5 Tips to Prevent, Detect and Deter Fraud in your Dental Practice

Run your practice like you did when
you first owned it.
  Do you
remember when you first purchased your practice and cash was tight?  You had a huge loan payment, payroll to worry
about, equipment to purchase, and a waiting room that needed some final
touches.  You not only knew your daily
production, you knew how much you were supposed to collect and when you were
supposed to collect it.  You had your finger
on the pulse of your practice and your staff knew it.  Don’t relax too much as your practice grows;
stay on top of the business side of your practice. 
Engage a Dental CPA to do more than
just prepare your tax return. 
Your CPA should be engaged to closely
review your financial information at least twice a year.  A detailed analysis of your financials
including percentage and ratio comparisons may reveal production, adjustments,
collections or expense relationships that just don’t make sense and may
indicate possible fraud.   In addition, Dental CPA’s can compare your
practice results with industry benchmarks and can help investigate areas that
are out of line with industry norms.   If
you’re only consulting with your CPA at tax time you should consider upgrading
your services.
Pay Close Attention to the behavior
of your front desk staff.   
The greatest opportunity for embezzlement in your practice is
by your front desk staff.  There are countless schemes that can be
perpetrated by these trusted employees.  If your front desk person is extremely
territorial so much that they avoid taking vacations, become upset when someone
attempts to use their computer or hostile with outside consultants hired to
improve practice results – you may have a fraud concern.   In addition, if your front desk person seems to
be living beyond their means; you should take notice.  There may be a perfectly reasonable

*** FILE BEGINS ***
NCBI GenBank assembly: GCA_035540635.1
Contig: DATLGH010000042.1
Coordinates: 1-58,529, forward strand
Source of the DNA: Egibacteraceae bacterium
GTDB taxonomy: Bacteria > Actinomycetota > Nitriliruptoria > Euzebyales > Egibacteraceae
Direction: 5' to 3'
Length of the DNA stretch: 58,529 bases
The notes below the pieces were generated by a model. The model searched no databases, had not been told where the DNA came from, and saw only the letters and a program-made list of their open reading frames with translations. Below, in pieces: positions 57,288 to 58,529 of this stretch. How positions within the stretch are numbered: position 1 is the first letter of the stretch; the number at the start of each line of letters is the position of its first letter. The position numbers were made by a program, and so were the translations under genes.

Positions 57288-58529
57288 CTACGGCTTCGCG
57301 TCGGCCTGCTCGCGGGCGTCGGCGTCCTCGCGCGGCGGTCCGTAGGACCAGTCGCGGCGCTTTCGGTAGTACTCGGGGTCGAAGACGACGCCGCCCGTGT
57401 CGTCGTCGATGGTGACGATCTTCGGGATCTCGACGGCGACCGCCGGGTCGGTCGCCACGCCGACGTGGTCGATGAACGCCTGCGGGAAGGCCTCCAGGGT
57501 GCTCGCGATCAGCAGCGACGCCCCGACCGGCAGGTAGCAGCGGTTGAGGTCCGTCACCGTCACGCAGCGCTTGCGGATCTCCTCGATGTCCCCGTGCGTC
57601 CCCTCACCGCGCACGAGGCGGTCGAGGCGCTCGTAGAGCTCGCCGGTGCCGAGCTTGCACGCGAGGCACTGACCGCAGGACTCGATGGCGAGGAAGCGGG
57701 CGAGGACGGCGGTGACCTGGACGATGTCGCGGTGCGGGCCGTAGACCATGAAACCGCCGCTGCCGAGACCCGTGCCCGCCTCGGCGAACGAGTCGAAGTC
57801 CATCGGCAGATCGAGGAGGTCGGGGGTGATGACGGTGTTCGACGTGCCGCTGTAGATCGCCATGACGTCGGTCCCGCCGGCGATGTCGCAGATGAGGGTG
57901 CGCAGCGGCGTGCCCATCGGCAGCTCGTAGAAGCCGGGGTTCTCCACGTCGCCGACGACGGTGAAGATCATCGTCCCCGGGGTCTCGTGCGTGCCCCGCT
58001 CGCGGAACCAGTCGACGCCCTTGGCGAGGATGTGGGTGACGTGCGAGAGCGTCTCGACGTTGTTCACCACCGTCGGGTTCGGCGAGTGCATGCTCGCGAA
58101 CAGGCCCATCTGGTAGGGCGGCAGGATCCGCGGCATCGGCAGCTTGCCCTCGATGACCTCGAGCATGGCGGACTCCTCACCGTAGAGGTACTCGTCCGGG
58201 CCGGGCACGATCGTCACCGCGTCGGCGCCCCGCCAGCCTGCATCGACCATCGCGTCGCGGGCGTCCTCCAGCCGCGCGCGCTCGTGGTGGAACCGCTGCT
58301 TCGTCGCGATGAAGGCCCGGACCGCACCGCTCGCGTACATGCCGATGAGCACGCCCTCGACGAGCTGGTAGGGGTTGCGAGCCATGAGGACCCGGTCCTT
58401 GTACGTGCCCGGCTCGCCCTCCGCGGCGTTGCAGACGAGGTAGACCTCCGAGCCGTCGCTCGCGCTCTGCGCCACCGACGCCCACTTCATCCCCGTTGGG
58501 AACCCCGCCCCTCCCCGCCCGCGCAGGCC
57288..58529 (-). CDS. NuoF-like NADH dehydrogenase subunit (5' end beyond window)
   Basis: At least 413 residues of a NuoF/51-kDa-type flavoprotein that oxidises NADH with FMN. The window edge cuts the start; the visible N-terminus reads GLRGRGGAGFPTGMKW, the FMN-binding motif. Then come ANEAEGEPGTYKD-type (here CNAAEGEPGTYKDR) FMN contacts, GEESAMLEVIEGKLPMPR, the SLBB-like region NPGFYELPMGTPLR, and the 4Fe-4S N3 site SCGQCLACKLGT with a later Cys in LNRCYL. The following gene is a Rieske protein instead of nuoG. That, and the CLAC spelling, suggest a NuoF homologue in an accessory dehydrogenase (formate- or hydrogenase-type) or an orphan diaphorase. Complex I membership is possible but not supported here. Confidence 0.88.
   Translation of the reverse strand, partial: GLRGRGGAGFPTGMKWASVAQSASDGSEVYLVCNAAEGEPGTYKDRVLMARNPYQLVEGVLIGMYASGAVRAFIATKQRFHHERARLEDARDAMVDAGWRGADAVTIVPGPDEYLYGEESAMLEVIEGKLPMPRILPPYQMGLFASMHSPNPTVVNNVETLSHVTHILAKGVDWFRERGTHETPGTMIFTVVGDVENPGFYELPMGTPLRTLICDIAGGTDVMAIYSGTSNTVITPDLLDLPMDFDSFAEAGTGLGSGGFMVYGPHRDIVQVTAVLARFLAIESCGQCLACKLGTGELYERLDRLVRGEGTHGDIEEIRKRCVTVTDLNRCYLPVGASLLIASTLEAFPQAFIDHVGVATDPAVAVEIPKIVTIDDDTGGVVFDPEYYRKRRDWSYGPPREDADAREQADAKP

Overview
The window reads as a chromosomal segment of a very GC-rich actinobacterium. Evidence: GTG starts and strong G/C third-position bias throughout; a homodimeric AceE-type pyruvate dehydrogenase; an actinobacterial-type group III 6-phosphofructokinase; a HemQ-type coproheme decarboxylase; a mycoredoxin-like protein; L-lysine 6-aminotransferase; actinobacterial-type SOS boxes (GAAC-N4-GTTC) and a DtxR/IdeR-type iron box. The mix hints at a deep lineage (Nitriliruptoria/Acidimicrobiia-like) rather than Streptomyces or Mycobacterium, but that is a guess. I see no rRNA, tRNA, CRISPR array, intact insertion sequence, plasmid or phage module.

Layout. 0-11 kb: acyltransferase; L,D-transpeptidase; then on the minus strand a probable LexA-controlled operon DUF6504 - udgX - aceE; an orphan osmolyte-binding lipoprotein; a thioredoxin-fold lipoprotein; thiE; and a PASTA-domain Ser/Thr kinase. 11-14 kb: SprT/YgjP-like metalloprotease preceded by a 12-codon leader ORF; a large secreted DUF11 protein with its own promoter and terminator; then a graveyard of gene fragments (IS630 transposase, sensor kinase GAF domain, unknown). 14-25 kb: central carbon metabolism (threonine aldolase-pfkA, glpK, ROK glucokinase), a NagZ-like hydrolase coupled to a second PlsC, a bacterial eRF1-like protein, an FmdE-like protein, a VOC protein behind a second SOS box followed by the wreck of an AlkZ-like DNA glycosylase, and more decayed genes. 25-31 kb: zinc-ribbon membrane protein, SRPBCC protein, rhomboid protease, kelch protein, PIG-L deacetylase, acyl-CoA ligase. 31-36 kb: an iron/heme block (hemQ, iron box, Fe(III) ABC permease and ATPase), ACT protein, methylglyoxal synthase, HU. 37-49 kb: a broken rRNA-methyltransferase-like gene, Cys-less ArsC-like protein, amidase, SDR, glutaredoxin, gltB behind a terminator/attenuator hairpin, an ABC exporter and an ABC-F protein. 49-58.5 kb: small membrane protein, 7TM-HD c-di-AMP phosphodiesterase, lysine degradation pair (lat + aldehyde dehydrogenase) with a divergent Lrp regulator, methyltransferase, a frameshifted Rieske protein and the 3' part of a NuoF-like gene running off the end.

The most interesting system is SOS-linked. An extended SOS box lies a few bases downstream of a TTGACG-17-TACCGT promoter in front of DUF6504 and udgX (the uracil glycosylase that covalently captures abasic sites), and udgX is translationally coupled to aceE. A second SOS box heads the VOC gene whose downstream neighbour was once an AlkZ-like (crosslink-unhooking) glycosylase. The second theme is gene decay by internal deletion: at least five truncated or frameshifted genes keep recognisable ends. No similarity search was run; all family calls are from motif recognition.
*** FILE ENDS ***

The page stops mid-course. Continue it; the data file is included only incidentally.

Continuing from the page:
explanation for why your front desk person is driving the latest model BMW, is
wearing the latest designer fashions straight off of a New York runway and carrying
the latest designer handbags.  They could simply be gifts.  You just need to make sure they’re not gifts
from you.
Have a Strong “Tone at the Top”.   As the practice owner you are setting
the ethical climate of your company.  Include
an ethics statement in your employee handbook as well as written fraud policies
and procedures.  Discuss fraud concerns
openly with your staff in a non-accusatory manner and inform them that fraud
will not be tolerated in your practice.  Let
employees know that if they embezzle, you will catch it.
Implement Bonus & Incentive
Employees that feel valued and fairly
compensated are less likely to find other ways to increase their earnings.  Set
achievable goals for staff and reward outstanding performances with periodic
bonuses or gift cards from a favorite store or restaurant. Not only will these
programs increase staff productivity, they’ll also increase staff morale.

If you’d
like to further discuss any fraud concerns within your practice or are
interested in engaging a Dental CPA for ongoing accounting or tax services,
please contact me, Kim Conlin, CPA, FCPA at kconlin@nlgroup.com.